One universal point that you will have to prove in any case of Reasonable Cause is “ordinary business care and prudence.” That phrase is all over section 20 of the IRM. When asking for a Reasonable Cause Abatement, the IRS will want you to prove that the taxpayer made a reasonable effort to meet their obligations. This effort will be a little different for each person, and in each scenario, establishing a taxpayer’s effort at ordinary business care and prudence will be central to any successful Reasonable Cause Abatement.


Lien Relief

By issuing a lien, the IRS is asserting a legal right to a taxpayer’s property as a security against debt the taxpayer who owes to the IRS. Essentially, the IRS is stating their claim on the taxpayer’s assets. That claim, if left unchecked, will eventually end with the IRS seizing the taxpayer’s assets—bank accounts, valuables, real assets with equity—in an attempt to fulfill the outstanding tax debt.

The purpose of issuing a lien is to inform other creditors that the IRS now has legal right to the taxpayer’s property.


Lien Release

When a lien is released, your client’s property or assets are no longer encumbered and subject to seizure by the IRS. More plainly, the IRS releases their claim on the assets.

A lien release gets rid of most of the immediate effects of a lien. Because the IRS no longer has any interest in the assets, your client may sell or transfer their assets at will.

The IRS will release a lien 30 days after the tax debt has either been satisfied, or becomes legally unenforceable. If your client can afford to pay their debt, or has the ability to borrow sufficiently to pay their debt, it’s often best to simply pay what’s owed. The IRS is also legally obligated to release a lien if the tax debt has been discharged in bankruptcy or if the statute of limitations (CSED) has expired for the collection of the tax debt.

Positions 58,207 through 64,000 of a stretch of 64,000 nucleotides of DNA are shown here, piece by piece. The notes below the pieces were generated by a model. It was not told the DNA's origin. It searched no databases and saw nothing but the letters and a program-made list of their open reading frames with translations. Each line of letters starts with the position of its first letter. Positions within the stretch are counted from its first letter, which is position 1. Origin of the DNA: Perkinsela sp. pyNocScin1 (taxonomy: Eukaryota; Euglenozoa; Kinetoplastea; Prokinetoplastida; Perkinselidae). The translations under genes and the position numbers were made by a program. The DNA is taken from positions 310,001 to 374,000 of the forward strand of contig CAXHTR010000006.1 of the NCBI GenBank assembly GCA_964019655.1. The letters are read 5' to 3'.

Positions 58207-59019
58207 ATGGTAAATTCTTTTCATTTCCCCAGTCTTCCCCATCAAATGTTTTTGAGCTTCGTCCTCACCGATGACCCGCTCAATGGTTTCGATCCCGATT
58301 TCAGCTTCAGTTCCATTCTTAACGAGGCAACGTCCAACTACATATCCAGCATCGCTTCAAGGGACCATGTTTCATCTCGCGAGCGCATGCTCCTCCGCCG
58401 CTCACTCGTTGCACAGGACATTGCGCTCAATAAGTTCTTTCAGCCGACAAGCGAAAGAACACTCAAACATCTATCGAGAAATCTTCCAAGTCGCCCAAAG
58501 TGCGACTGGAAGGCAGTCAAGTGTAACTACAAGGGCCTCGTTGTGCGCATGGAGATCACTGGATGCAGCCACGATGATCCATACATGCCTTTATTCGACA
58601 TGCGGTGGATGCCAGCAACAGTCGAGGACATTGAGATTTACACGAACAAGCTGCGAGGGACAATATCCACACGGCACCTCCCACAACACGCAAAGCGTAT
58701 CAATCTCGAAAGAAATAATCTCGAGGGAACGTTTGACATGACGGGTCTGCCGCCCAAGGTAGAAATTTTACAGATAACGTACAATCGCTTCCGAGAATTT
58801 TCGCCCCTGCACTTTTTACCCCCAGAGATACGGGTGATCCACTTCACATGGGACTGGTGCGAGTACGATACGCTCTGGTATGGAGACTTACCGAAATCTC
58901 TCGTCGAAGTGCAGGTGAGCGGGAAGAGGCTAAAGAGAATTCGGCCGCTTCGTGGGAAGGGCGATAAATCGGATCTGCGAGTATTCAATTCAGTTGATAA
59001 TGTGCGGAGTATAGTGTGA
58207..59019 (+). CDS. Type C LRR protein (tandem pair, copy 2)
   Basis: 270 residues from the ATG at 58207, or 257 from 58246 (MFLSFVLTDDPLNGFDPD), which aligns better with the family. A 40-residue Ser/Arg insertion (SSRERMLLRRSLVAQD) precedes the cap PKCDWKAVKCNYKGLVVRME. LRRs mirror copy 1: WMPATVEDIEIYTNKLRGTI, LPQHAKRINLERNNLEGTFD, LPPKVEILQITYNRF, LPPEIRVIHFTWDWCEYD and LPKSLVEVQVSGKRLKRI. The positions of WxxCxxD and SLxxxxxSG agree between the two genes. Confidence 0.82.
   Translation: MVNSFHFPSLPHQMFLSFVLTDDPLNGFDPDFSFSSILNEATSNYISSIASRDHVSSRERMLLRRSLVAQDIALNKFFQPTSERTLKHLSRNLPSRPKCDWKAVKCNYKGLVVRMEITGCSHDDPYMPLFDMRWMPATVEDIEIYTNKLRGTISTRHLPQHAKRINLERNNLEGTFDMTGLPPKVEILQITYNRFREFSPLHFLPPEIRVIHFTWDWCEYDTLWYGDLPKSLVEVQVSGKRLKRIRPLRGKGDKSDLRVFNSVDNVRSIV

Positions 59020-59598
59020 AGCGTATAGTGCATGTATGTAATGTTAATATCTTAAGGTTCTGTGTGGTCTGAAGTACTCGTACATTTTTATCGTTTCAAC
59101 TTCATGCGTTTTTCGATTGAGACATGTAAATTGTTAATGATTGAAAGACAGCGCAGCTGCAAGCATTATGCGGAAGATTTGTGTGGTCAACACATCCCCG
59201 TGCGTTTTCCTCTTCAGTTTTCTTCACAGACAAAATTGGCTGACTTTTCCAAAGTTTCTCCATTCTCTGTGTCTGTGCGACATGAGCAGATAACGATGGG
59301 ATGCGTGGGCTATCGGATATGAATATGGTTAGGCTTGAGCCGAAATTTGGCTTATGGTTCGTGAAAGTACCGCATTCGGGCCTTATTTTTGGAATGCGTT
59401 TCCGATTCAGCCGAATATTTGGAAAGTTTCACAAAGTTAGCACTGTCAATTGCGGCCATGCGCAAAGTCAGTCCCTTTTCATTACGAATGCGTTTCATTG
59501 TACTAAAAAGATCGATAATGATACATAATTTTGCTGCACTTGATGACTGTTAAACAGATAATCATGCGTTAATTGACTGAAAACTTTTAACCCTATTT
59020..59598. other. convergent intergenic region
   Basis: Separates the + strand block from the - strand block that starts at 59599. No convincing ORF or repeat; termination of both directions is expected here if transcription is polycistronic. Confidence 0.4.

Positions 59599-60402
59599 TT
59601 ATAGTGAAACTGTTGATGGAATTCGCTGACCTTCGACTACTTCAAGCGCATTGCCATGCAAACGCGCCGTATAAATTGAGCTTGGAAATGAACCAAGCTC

Lien Withdrawal

While a lean release is an acceptable solution for your client in many cases, a release does not solve all the problems created by a lien. Most notably, a lien release does not address damages done to the taxpayers ability to obtain credit.

A withdrawal, on the other hand, erases the lien as though it had never existed—thus restoring your client’s credit score to pre-lien status.

IRS Form 12277, Application for Withdrawal of Federal Tax Lien lists four reasons the IRS will consider withdrawing the lien.

  • “The Notice of Federal Tax Lien was filed prematurely or not in accordance with IRS procedures.”
  • “The taxpayer entered into an installment agreement to satisfy the liability for which the lien was imposed and the agreement did not provide for a Notice of Federal Tax Lien to be filed.”
  • “Withdrawal will facilitate the collection of the tax.”
  • “The taxpayer, or the Taxpayer Advocate acting on behalf of the taxpayer, believes withdrawal is in the best interest of the taxpayer and the government.”

IRS Form 12277, Application for Withdrawal of Federal Tax Lien lists four reasons the IRS will consider withdrawing the lien.

  • “The Notice of Federal Tax Lien was filed prematurely or not in accordance with IRS procedures.”
  • “The taxpayer entered into an installment agreement to satisfy the liability for which the lien was imposed and the agreement did not provide for a Notice of Federal Tax Lien to be filed.”
  • “Withdrawal will facilitate the collection of the tax.”
  • “The taxpayer, or the Taxpayer Advocate acting on behalf of the taxpayer, believes withdrawal is in the best interest of the taxpayer and the government.”
  • The IRS levied the asset illegally, prematurely, or not according to IRS procedures
  • An installment agreement is made for a liability included on the levy
  • Returning the property will facilitate collection
  • Returning the property is in the best interest of the Government